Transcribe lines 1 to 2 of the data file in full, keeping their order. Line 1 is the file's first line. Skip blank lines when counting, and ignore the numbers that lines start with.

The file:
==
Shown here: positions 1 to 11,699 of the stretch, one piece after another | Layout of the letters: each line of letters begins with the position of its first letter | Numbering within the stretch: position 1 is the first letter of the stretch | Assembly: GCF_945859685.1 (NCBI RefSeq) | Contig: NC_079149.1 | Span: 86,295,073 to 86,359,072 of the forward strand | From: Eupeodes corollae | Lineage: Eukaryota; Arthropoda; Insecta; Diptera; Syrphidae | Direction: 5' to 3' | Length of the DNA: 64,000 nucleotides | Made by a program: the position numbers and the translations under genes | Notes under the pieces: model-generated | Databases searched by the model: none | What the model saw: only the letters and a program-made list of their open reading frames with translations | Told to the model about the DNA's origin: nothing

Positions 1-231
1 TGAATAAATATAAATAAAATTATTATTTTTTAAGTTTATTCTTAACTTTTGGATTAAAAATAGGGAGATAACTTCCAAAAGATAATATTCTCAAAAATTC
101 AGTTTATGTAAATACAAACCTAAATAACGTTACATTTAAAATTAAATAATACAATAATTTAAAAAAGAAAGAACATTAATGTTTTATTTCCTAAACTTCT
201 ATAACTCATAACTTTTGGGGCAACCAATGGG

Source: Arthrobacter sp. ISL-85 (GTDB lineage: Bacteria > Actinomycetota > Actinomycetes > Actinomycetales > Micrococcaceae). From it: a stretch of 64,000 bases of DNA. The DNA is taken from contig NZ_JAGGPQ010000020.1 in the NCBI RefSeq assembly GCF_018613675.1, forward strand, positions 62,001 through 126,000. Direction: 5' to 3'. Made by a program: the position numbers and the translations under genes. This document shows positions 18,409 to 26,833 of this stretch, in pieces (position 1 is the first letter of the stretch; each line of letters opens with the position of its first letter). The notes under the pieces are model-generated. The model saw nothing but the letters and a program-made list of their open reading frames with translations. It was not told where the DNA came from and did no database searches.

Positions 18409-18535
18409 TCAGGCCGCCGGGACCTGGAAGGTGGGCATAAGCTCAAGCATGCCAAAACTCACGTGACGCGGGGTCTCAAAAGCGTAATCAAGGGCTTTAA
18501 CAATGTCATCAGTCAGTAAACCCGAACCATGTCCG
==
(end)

Shown here: positions 1 to 11,699 of the stretch, one piece after another | Layout of the letters: each line of letters begins with the position of its first letter | Numbering within the stretch: position 1 is the first letter of the stretch | Assembly: GCF_945859685.1 (NCBI RefSeq) | Contig: NC_079149.1 | Span: 86,295,073 to 86,359,072 of the forward strand | From: Eupeodes corollae | Lineage: Eukaryota; Arthropoda; Insecta; Diptera; Syrphidae | Direction: 5' to 3' | Length of the DNA: 64,000 nucleotides | Made by a program: the position numbers and the translations under genes | Notes under the pieces: model-generated | Databases searched by the model: none | What the model saw: only the letters and a program-made list of their open reading frames with translations | Told to the model about the DNA's origin: nothing

Positions 1-231